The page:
Full GENER-2 concession is for 4 plants: Ceremi, Valbone, Milloshit, Motina
Environmental License & VNM/EIA approved by AKM July 2013 (copies available)
Formal Complaint (40 pages) against this made by ShAV/TOKA 15 March 2016 (copies available in Albanian)
- Claims to be also “Building asphalt road to Cerem and Montenegro”
- License contains no description of roads or power lines, and no permission for these are given
- Environmental Permit expired July 2015 (due to not beginning work within 2 years)
- VNM/EIA of extremely poor quality with no impact assessment at all
3. “Valbona Project Company” NIPT: L08322801L
Ownership structure: VPC is jointly owned by 4A – AL company and RSW Inc, Canada.
RSW Inc was purchased in 2010 by another Canadian corporation AECOM.
9 plants, 3 within Protected Area (plus creation of Lake in Bujan)
Licensed 2013, Environmental License expired due to non-start of work
Environmental License & VNM/EIA requested from AKM 16 March 2016
All of which (plus the 2 “leaked” locations) adds up to this:
So! What have we been doing about this?
Well, the online petition is now over 1,000 people. I think it’s time to deliver this soon.
Regarding Legal/Lobbying things.
- We sent a letter on 4 Feb 2016 to PM Edi Rama. After a month his office responded that they were forwarding our concern to the Ministry of Environment for review. After another month, they forwarded us the response (2 page letter!) from Ministry of Environment which was GREAT and which I will post here eventually. I’m not sure what they DO with that response. My guess is “nothing” unless we push, so therefore we are going to respond by sending them the . . . .
- 40 page “Official Complaint Letter” against Dragobia Energy which we filed with AKM (the Albanian National Environmental Agency) on 16 March. This amazing document includes a 19 page “Independent Experts’ Opinion” on the Environmental Impact Assessment (guess what, it’s a joke!) which may be the best summary of biodiversity in Valbona yet. Feel free to contact us if you’d like a copy.
- WWF Presentation in Brussels.
Original February 10 2016 content:
Hello and welcome to everyone who is concerned about hydroelectric development in Valbona, and in Albania’s protected areas in general. In January the fight became real, immediate and crucial (explained below). So here is everything we know and everything we’re trying to do about it, with the best information we can share, in beautiful technicolor transparency.
If you’re looking for What You Can Do, The quick answer is: Share this video reminding people that it was made FOUR YEARS ago – so our fears have come home to roost, tell people to look here (on this page) for more, up to date information or “like” our facebook page Journey to Valbona. And BEG them to sign this petition. Also, if you’re a real glutton for punishment, don’t forget the Vjosa River campaign, and get in touch with them too.
Current Situation: According to some sources (ie, Riverwatch), there may be as many as 8 HPP licenses for developments along 25km of valley. One (4MW) plant has been under slow construction since 2013. Two more (27MW) cascade plants are to start construction as soon as possible (the “Dragobia Cascades” project). However, in the absence of proper public consultations, it is extremely difficult to find out about licenses and projects until the bulldozers arrive. And even then, no project billboards are erected: for the 4MW project for example, we still don’t know who the developer is, 3 years later.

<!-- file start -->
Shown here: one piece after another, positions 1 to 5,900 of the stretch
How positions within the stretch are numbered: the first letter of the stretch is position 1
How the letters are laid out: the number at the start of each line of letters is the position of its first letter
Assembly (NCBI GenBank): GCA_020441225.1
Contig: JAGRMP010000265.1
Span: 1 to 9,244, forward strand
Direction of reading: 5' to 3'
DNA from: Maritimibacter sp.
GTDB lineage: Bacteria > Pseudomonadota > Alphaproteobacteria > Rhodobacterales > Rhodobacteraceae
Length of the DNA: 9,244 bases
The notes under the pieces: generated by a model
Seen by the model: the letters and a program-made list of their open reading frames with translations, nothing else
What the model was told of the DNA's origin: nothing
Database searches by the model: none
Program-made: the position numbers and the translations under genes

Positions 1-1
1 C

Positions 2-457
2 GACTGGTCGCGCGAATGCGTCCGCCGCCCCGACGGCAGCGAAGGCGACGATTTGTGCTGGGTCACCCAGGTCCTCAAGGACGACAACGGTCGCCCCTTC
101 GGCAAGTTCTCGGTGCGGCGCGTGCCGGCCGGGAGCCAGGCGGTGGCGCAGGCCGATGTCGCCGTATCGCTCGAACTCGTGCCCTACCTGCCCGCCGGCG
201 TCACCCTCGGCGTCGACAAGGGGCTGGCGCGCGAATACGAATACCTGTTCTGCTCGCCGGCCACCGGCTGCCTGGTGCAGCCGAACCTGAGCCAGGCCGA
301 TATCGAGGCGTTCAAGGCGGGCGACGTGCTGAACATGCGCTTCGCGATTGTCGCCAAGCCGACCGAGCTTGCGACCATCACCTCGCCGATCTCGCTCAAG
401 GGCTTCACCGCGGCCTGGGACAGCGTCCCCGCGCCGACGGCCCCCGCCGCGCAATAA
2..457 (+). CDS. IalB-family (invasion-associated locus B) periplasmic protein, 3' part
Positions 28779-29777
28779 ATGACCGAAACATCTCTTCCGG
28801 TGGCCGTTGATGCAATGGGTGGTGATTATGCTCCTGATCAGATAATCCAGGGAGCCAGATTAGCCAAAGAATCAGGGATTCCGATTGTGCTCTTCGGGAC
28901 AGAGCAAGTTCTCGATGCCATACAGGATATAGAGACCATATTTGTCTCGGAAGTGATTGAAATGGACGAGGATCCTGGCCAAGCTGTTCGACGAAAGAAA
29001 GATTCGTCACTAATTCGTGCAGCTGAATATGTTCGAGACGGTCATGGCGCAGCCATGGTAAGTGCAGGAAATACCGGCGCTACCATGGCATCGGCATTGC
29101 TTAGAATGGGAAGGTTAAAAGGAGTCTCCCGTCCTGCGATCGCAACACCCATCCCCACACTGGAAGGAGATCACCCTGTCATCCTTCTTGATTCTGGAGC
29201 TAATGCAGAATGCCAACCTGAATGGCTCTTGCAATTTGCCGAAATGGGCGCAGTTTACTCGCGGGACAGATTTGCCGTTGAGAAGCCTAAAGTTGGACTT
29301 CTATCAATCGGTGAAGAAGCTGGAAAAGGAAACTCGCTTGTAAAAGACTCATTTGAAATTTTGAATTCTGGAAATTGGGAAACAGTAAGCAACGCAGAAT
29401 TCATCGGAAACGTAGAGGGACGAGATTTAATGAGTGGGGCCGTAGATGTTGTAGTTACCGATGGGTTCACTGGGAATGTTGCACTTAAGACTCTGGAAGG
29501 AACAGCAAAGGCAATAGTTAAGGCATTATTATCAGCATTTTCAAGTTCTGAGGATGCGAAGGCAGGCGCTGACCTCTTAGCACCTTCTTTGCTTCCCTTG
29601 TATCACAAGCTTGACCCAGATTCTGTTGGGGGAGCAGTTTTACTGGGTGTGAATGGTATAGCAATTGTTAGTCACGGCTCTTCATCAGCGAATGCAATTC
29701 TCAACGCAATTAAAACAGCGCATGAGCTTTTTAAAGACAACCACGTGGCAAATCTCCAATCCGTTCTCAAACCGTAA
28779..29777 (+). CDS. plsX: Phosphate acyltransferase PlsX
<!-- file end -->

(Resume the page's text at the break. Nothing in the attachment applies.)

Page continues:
“So What’s the Problem?” If you’re on this page, you probably already know. But here’s the basic framework of our objections:
- Short Term Destruction. An immediate fear is the massive destruction that will be caused by the construction of these projects. We have seen how the road construction went (no offense to Geci) – everything that got chewed up was just pushed into the river. Construction here does not proceed with even a token attempt to minimize destruction of habitat.
- Long Term Destruction. HPP has huge, irreversible effect on river ecology. Many people think it’s just “Water in, water out. No problem!” But this is not the case. Silt does not pass through the turbines, so the river fills in upstream from the Plant. River temperature rises dramatically (Valbona River is blue because it is cold – there will be no more beautiful blue river. Literally). And species like the endemic Trout which need to move up and down the river are blocked by a series of impassible barriers. They cannot breed.
- Extended Destruction. In addition to this, the electricity needs to leave the valley. This will necessitate the construction of massive High Tension towers, from the Plant through the whole valley. The foot print of these towers is gigantic, and Valbona Valley is famously narrow (more like a crack in places) – so where are they going to put these towers? They will take people’s fields, land . . . . and in narrow rocky areas? I assume they will simply blast away the rock face. (Maybe I’m wrong, I hope so – but this is why we need to see the planning documents!)